To get started, import the MagicalRecord.h header file in your project’s pch file. This will allow a global include of all the required headers.

If you’re using CocoaPods or MagicalRecord.framework, your import should look like:

```objective-c // Objective-C

import <MagicalRecord/MagicalRecord.h>

// Swift
import MagicalRecord

Otherwise, if you’ve added MagicalRecord’s source files directly to your Objective-C project, your import should be:


import “MagicalRecord.h”

Next, somewhere in your app delegate, in either the `- applicationDidFinishLaunching: withOptions:` method, or `-awakeFromNib`, use **one** of the following setup calls with the **MagicalRecord** class:

+ (void)setupCoreDataStack;
+ (void)setupAutoMigratingCoreDataStack;
+ (void)setupCoreDataStackWithInMemoryStore;
+ (void)setupCoreDataStackWithStoreNamed:(NSString *)storeName;
+ (void)setupCoreDataStackWithAutoMigratingSqliteStoreNamed:(NSString *)storeName;
+ (void)setupCoreDataStackWithStoreAtURL:(NSURL *)storeURL;
+ (void)setupCoreDataStackWithAutoMigratingSqliteStoreAtURL:(NSURL *)storeURL;

Each call instantiates one of each piece of the Core Data stack, and provides getter and setter methods for these instances. These well known instances to MagicalRecord, and are recognized as “defaults”.

When using the default SQLite data store with the DEBUG flag set, changing your model without creating a new model version will cause MagicalRecord to delete the old store and create a new one automatically. This can be a huge time saver — no more needing to uninstall and reinstall your app every time you make a change your data model! Please be sure not to ship your app with DEBUG enabled: Deleting your app’s data without telling the user about it is really bad form!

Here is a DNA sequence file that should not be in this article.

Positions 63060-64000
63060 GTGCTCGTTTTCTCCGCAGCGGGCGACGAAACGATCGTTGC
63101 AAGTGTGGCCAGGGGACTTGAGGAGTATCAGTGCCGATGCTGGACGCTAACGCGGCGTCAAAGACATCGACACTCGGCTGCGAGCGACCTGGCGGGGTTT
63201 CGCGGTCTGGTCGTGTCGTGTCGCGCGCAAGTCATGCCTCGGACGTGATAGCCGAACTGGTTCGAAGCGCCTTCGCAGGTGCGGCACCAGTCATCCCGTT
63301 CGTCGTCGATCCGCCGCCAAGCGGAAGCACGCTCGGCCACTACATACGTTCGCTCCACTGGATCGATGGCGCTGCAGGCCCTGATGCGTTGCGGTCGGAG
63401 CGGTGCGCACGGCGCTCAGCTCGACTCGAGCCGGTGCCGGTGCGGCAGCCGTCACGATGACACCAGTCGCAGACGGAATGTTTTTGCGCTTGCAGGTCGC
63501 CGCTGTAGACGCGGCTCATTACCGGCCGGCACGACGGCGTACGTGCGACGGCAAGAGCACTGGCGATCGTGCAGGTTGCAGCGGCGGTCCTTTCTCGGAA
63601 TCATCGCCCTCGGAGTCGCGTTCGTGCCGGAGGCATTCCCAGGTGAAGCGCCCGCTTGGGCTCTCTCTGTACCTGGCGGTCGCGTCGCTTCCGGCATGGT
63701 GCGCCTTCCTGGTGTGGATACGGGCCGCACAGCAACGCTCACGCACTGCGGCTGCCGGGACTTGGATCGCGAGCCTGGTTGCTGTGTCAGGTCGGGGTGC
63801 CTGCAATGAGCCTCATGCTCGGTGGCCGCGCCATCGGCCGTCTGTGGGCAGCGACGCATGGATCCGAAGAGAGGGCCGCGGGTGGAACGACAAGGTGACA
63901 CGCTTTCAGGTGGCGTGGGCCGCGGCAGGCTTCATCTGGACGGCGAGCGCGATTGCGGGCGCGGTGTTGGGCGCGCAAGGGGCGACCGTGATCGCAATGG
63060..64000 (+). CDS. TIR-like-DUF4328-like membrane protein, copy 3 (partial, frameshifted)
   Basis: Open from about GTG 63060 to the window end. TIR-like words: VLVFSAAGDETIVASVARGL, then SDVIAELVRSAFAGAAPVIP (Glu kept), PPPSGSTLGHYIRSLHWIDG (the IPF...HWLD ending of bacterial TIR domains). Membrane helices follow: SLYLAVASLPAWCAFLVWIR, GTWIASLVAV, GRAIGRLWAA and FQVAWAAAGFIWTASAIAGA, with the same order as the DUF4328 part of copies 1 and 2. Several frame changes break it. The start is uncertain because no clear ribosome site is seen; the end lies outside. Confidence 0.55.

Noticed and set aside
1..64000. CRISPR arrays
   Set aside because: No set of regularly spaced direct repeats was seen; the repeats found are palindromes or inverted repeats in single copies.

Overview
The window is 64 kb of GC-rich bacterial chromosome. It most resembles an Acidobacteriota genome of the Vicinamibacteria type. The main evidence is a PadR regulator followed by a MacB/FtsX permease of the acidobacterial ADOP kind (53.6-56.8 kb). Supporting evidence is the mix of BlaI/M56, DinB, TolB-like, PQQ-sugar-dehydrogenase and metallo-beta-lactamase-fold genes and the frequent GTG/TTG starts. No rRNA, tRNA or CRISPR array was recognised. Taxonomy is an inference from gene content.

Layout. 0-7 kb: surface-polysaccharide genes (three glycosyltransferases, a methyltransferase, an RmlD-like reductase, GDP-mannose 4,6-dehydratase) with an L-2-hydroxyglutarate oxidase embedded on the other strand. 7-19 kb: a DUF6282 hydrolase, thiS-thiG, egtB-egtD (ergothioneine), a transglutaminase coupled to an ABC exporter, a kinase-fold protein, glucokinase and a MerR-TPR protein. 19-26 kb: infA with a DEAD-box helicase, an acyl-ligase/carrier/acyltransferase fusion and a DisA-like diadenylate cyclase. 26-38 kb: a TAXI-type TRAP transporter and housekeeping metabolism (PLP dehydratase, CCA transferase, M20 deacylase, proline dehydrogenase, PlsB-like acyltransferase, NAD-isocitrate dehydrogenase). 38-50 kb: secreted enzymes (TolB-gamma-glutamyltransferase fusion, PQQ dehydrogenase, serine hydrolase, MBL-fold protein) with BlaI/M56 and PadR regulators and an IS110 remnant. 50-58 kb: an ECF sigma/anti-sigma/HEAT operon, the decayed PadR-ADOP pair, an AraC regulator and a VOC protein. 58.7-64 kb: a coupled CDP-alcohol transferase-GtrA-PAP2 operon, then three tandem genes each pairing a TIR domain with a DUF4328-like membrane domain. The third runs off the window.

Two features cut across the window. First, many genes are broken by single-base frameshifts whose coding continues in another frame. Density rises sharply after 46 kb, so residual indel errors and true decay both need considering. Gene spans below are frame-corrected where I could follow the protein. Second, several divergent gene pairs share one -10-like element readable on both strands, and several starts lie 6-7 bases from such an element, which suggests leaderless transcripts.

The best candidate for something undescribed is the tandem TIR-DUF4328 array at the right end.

Before your app exits, you should call +cleanUp class method:

objective-c [MagicalRecord cleanUp];

This tidies up after MagicalRecord, tearing down our custom error handling and setting all of the Core Data stack created by MagicalRecord to nil.

iCloud-enabled Persistent Stores

To take advantage of Apple’s iCloud Core Data syncing, use one of the following setup methods in place of the standard methods listed in the previous section:

```objective-c + (void)setupCoreDataStackWithiCloudContainer:(NSString )containerID localStoreNamed:(NSString )localStore;

  • (void)setupCoreDataStackWithiCloudContainer:(NSString )containerID contentNameKey:(NSString )contentNameKey localStoreNamed:(NSString )localStoreName cloudStorePathComponent:(NSString )pathSubcomponent;

  • (void)setupCoreDataStackWithiCloudContainer:(NSString )containerID contentNameKey:(NSString )contentNameKey localStoreNamed:(NSString )localStoreName cloudStorePathComponent:(NSString )pathSubcomponent completion:(void (^)(void))completion;

  • (void)setupCoreDataStackWithiCloudContainer:(NSString )containerID localStoreAtURL:(NSURL )storeURL;

  • (void)setupCoreDataStackWithiCloudContainer:(NSString )containerID contentNameKey:(NSString )contentNameKey localStoreAtURL:(NSURL )storeURL cloudStorePathComponent:(NSString )pathSubcomponent;

  • (void)setupCoreDataStackWithiCloudContainer:(NSString )containerID contentNameKey:(NSString )contentNameKey localStoreAtURL:(NSURL )storeURL cloudStorePathComponent:(NSString )pathSubcomponent completion:(void (^)(void))completion; ```

For further details, please refer to Apple’s “iCloud Programming Guide for Core Data”.


If you are managing multiple iCloud-enabled stores, we recommended that you use one of the longer setup methods that allows you to specify your own contentNameKey. The shorter setup methods automatically generate the NSPersistentStoreUbiquitousContentNameKey based on your app’s bundle identifier (CFBundleIdentifier):